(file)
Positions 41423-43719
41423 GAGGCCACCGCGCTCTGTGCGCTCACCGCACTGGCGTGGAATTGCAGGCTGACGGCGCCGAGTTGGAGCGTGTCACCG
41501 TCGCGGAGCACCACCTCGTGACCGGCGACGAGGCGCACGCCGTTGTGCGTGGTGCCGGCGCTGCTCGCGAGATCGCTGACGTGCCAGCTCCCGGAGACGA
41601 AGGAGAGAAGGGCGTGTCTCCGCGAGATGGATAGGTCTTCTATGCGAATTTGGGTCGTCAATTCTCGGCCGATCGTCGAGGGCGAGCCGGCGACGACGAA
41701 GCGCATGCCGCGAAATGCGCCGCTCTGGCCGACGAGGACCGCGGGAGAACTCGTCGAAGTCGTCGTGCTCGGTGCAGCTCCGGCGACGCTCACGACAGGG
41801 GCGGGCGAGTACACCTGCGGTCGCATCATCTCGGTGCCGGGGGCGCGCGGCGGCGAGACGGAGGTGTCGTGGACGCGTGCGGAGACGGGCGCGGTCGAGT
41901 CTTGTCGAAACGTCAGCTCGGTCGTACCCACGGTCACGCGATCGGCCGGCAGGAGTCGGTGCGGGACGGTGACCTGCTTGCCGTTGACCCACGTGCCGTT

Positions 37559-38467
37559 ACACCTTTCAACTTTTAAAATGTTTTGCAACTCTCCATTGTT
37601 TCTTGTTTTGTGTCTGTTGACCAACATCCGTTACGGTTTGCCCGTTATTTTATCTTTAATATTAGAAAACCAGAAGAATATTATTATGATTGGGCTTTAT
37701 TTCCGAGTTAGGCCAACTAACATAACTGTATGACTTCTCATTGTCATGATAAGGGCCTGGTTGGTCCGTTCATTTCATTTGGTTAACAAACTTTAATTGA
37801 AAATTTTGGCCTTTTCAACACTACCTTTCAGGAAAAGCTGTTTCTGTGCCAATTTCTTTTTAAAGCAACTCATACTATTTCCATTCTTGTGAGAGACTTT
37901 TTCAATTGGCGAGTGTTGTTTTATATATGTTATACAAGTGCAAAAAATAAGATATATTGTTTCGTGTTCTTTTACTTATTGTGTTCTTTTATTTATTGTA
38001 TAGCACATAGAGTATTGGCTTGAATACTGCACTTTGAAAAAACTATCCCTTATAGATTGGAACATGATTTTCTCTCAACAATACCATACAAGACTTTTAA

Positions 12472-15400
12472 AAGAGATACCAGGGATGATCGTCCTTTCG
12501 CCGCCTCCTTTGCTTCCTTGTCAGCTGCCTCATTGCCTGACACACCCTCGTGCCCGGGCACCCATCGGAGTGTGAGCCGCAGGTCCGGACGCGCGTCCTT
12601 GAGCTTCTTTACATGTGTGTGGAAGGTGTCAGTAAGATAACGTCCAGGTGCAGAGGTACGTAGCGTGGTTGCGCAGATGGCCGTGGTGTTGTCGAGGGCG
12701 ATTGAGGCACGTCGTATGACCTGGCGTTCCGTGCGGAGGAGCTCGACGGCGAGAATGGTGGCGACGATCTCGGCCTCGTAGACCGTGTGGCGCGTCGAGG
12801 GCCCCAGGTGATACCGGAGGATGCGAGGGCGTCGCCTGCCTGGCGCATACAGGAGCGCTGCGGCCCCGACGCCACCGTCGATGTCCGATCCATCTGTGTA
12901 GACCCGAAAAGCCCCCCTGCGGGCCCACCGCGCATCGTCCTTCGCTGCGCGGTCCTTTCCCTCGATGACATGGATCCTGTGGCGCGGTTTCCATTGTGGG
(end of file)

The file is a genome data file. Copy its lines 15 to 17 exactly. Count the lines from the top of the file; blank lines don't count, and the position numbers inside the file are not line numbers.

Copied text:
Positions 12472-15400
12472 AAGAGATACCAGGGATGATCGTCCTTTCG
12501 CCGCCTCCTTTGCTTCCTTGTCAGCTGCCTCATTGCCTGACACACCCTCGTGCCCGGGCACCCATCGGAGTGTGAGCCGCAGGTCCGGACGCGCGTCCTT